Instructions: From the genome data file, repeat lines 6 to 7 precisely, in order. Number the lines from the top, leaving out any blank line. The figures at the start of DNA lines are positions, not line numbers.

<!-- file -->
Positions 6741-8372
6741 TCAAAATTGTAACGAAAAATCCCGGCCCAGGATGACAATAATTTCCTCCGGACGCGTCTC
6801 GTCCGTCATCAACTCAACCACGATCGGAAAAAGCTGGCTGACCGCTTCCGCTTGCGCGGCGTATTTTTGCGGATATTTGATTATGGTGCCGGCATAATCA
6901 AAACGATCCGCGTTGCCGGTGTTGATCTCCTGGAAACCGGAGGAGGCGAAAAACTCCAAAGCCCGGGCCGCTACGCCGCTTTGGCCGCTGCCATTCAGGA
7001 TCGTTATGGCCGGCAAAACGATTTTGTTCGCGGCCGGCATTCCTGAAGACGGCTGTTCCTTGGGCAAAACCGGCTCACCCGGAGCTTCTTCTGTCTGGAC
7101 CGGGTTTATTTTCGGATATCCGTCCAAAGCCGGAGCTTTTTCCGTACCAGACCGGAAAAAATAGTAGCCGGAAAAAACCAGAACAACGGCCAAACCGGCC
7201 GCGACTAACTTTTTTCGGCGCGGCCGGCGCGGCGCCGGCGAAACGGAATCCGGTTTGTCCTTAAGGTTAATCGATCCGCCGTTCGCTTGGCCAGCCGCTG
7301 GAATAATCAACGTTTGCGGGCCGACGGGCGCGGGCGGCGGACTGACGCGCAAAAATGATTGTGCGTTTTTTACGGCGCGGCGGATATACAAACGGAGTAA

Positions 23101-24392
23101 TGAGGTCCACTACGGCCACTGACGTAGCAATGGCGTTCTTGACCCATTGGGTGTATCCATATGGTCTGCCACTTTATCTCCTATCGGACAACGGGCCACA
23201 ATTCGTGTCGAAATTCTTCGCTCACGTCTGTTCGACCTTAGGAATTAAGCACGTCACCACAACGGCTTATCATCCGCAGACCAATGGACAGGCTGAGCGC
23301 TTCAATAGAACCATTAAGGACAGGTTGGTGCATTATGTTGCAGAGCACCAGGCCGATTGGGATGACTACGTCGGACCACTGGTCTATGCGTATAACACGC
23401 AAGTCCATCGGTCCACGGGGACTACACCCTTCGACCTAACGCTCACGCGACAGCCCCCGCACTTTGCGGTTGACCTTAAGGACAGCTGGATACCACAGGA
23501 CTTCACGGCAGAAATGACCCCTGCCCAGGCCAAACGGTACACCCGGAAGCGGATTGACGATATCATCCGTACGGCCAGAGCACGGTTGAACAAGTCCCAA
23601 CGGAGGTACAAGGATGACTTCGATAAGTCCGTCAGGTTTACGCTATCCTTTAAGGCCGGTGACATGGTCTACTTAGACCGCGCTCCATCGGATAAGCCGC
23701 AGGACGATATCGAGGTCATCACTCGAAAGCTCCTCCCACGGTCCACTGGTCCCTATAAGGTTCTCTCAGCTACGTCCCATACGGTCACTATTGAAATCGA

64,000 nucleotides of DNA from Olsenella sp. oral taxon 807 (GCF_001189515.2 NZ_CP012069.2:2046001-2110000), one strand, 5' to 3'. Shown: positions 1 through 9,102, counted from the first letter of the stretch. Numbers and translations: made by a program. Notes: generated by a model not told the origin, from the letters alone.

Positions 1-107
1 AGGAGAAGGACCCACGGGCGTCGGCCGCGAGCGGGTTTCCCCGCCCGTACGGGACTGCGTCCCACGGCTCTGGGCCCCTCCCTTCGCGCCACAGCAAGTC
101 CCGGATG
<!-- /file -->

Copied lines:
7101 CGGGTTTATTTTCGGATATCCGTCCAAAGCCGGAGCTTTTTCCGTACCAGACCGGAAAAAATAGTAGCCGGAAAAAACCAGAACAACGGCCAAACCGGCC
7201 GCGACTAACTTTTTTCGGCGCGGCCGGCGCGGCGCCGGCGAAACGGAATCCGGTTTGTCCTTAAGGTTAATCGATCCGCCGTTCGCTTGGCCAGCCGCTG